Finally, bears will point to policy uncertainty emanating from the upcoming election cycle in November. Concerns over its handling of the health pandemic and social unrest has led to the current administration falling out of favor precipitously according to many polls, particularly in swing states and among key constituencies required to win re-election. A hundred years of data suggest recessions and high unemployment preceding a re-election are notorious for ending presidencies. There is a long way to go until November, but capital markets will soon be handicapping whether an election sweep will lead to a Democratic president and Senate, under which a partial repeal of the 2017 corporate tax cuts to fund an infrastructure bill may be on the legislative agenda. In the short-term, this would weigh on corporate earnings expectations. In the interim, as the highly contentious domestic political cycle unfolds, U.S. geopolitical relationships with China and Russia continue to deteriorate.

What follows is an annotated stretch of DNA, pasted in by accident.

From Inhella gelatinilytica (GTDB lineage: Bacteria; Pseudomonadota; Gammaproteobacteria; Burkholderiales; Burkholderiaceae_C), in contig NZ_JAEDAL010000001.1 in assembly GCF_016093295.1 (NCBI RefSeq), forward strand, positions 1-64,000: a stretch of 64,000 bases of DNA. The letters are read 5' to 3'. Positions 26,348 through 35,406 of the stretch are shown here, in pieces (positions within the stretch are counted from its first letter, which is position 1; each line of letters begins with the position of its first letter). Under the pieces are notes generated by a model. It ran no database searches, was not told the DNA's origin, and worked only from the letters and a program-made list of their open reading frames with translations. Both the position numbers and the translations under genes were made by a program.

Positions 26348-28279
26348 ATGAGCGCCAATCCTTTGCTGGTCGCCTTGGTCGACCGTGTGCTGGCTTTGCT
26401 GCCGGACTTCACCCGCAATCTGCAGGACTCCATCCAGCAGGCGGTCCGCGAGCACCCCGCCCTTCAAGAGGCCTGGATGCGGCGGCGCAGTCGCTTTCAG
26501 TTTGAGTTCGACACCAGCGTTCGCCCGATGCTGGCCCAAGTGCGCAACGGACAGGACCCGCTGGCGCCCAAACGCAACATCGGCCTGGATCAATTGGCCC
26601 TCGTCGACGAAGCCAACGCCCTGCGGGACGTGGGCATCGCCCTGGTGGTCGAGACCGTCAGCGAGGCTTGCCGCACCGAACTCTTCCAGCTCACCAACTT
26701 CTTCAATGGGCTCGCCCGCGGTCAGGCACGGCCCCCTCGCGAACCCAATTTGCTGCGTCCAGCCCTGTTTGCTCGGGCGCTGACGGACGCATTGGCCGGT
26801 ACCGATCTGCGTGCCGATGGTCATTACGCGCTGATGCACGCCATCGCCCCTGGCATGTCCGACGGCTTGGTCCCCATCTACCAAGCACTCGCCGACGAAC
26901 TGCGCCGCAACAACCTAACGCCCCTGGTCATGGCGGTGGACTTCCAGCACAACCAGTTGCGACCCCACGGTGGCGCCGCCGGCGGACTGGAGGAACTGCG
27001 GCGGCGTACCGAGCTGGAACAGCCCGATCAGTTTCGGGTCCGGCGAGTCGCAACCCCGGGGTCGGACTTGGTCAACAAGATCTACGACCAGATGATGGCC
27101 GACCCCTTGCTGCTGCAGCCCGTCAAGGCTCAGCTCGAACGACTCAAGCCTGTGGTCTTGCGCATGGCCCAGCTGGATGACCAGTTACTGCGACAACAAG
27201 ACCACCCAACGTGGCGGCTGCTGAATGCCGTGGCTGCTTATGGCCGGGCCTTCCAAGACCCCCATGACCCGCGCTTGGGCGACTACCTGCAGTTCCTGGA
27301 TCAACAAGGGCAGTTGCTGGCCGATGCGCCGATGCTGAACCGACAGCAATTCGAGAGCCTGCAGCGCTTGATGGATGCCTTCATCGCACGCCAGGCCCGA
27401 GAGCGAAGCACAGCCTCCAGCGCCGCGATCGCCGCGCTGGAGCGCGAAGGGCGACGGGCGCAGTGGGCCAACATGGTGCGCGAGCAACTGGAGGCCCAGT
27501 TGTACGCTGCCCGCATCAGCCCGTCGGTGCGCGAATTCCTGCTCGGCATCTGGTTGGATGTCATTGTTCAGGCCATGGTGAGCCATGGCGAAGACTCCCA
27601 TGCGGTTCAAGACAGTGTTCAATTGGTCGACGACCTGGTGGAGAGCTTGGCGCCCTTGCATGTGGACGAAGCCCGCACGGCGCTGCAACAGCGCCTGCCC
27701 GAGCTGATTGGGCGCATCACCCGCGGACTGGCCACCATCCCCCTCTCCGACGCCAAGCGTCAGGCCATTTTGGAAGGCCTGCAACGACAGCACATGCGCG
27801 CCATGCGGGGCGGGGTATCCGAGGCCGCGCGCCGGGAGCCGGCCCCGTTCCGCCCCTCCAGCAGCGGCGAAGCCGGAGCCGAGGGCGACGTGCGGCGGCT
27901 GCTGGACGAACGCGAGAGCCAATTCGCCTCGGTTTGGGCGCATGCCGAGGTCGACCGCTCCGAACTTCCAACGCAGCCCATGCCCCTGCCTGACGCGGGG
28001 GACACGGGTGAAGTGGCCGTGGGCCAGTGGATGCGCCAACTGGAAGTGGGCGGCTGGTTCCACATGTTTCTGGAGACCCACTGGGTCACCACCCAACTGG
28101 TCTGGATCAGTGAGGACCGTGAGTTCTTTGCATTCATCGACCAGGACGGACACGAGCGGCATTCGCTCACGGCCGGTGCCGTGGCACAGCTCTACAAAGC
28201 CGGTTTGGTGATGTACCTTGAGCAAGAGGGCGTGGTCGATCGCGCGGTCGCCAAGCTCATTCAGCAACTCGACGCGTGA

There are reasons to be anxious about the apparent “Great Disconnect” which has emerged between capital markets and the economy. We believe the next six months are likely to bring greater volatility amid the current bullish vs. bearish outlook struggle. We remain attuned to the messages that capital markets send about the future and will aim to stay grounded, as always, in our disciplined process which pieces them together to inform the decisions we make when positioning investment strategy. This has always been the best way for us to remain unemotional during challenging times, even if it feels uncomfortable to be so. Proactive rebalancing and selectivity will continue to be key as the winners and losers in a post-pandemic world emerge. These have been the hallmarks of our process for more than two decades and are key to why we think the investment performance we have generated over the past few years will be repeatable in the future.